“Who would you replace me with?” I rejoined. “With the Liberal candidate, who got only 23%?”

    That summed up for me a powerful advantage of the first-past-the-post voting system. If the purpose of a general election is to send a representative for each community to Parliament (and a House of “Commons” is historically a house of “communities”), it is hard to go past the candidate to whom that community gave more votes than any other.

    The other great virtue of first-past-the-post is that it almost always produces a clear-cut winner. This is valuable in itself, but it also has a couple of further advantages. It means that the voters themselves – rather than deals done by the politicians after the votes are counted – decide the result. And the voters have that greatest of all powers in a democracy – the ability to throw out one government and to replace it with an identifiable and alternative government-in-waiting.

    These virtues of certainty and predictability could be contrasted with the confusion and uncertainty that so often followed general elections in countries that used proportional representation systems. It seemed often that the voters played only a bit part and that the real decisions were left to the manoeuvrings of the politicians after the election.

    In some countries, this meant that – however often the voters were asked – the outcome did not change. Post-war Italy, for example, had a record number of general elections, but the voters could never get rid of the Christian Democrats who simply came up with differing combinations of themselves and minor parties. In other countries, by contrast – and Israel was for a time a prime example – the results were completely arbitrary, with small, extreme parties often deciding who should form the government.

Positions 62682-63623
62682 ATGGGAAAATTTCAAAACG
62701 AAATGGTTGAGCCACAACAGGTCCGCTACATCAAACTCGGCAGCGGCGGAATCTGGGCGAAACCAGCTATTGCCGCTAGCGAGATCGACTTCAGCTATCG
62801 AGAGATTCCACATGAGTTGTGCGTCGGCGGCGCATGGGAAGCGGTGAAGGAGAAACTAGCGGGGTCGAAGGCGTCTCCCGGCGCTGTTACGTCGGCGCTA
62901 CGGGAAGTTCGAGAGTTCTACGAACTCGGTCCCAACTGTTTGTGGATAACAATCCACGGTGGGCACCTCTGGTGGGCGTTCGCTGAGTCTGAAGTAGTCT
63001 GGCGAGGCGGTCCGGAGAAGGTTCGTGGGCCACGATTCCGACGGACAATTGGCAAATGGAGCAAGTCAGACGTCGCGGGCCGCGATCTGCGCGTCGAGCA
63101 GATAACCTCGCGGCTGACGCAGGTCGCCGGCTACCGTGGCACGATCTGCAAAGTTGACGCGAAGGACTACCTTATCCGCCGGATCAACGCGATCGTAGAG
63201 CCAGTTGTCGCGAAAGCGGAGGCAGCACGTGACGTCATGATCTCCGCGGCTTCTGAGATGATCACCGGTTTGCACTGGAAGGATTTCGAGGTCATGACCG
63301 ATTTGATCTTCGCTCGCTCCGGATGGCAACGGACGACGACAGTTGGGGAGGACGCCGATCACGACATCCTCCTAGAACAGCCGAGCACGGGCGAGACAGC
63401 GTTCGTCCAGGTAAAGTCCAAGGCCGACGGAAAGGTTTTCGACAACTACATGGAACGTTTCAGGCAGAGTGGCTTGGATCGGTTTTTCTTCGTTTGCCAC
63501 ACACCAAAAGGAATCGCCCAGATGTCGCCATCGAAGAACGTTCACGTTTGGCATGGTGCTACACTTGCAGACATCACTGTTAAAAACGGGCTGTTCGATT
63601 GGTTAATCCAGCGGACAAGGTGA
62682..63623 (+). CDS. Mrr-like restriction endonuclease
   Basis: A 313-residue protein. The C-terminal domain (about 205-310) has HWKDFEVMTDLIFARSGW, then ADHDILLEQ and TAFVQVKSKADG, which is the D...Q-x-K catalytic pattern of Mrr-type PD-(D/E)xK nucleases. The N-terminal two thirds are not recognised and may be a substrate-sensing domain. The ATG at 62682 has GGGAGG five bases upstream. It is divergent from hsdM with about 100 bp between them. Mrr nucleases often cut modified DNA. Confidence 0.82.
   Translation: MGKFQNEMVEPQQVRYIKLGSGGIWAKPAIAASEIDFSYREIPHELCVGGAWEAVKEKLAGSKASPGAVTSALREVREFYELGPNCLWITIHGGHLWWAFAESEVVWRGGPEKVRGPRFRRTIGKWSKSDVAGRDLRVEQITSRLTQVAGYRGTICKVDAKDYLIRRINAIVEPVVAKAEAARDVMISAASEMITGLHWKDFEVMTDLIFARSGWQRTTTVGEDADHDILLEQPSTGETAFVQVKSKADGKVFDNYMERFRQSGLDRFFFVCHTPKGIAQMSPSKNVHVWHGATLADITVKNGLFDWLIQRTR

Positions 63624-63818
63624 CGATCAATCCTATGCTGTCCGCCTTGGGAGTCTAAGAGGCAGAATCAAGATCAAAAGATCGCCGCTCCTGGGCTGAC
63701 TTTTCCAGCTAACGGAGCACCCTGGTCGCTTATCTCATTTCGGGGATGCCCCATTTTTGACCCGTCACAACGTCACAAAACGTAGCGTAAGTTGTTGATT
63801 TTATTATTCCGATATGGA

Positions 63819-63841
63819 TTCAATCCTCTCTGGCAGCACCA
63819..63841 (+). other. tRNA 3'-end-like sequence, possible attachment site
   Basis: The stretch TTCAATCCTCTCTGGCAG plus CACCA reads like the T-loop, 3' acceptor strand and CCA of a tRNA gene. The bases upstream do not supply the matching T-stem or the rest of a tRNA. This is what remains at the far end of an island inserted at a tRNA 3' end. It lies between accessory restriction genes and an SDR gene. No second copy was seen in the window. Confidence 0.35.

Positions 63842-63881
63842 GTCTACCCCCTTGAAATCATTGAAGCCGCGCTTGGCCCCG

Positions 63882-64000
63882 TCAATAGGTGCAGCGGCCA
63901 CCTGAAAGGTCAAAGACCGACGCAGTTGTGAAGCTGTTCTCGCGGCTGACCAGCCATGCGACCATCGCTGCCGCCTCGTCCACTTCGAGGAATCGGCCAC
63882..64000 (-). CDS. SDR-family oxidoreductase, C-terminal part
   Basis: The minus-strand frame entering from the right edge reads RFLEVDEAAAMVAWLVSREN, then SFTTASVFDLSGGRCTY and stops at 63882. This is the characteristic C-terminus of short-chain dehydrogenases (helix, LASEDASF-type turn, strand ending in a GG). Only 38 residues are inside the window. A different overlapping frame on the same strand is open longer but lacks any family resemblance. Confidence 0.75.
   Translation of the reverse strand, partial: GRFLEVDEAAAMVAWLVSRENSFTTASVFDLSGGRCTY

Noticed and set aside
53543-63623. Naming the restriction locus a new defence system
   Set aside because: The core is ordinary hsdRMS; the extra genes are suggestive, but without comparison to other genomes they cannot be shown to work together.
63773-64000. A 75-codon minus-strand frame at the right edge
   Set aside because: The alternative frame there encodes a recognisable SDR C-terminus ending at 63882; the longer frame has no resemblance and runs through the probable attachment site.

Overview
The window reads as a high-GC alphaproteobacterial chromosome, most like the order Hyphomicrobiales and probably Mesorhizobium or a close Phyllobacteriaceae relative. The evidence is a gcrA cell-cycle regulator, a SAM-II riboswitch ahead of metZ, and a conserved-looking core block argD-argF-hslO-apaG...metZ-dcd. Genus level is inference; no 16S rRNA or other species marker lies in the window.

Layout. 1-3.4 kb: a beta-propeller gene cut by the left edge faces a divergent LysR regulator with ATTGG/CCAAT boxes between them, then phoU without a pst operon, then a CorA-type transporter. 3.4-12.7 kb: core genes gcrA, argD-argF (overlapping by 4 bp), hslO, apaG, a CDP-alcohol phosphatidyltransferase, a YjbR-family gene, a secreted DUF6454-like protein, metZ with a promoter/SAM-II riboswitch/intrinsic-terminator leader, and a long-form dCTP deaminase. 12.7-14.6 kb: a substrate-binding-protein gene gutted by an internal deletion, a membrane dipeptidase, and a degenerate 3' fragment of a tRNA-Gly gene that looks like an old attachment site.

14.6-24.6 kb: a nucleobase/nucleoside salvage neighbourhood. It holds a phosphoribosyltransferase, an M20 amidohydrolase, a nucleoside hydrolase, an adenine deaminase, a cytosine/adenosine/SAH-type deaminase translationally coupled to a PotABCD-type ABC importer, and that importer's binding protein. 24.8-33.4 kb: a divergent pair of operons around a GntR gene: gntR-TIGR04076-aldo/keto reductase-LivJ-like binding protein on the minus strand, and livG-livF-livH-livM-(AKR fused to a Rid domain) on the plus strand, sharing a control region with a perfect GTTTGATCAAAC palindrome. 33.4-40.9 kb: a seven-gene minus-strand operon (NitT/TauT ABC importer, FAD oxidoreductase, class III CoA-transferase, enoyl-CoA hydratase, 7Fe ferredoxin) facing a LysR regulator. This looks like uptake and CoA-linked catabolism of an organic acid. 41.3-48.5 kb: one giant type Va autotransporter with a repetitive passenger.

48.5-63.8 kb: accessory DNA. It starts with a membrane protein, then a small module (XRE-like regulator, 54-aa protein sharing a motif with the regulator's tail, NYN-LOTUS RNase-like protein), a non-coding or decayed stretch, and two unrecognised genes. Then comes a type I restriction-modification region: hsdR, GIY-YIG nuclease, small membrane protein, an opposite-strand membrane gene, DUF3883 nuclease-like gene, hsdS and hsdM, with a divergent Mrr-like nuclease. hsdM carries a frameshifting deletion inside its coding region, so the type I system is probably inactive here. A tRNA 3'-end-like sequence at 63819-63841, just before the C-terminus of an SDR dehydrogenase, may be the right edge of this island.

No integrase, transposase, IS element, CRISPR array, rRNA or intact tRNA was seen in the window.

For all these reasons, I remained committed while in Britain to the traditional first-past-the-post system. Indeed, I once sat on a Commission that was asked to recommend any changes that might be needed to the British electoral system. I confess that I was instrumental in ensuring that the Commission made no such recommendation.

    And I recall that, at the time of the 1993 New Zealand referendum on MMP, and while I was still in the UK, I was telephoned by the organisers of the anti-MMP campaign and asked for advice and a statement of support for their position. I would have voted against MMP in that referendum.

    Eighteen years later, I am older and, I hope, wiser. My reasons for seeing virtue in first-past-the-post seem to me still to be valid, and my concerns about the dangers of proportional representation still carry weight.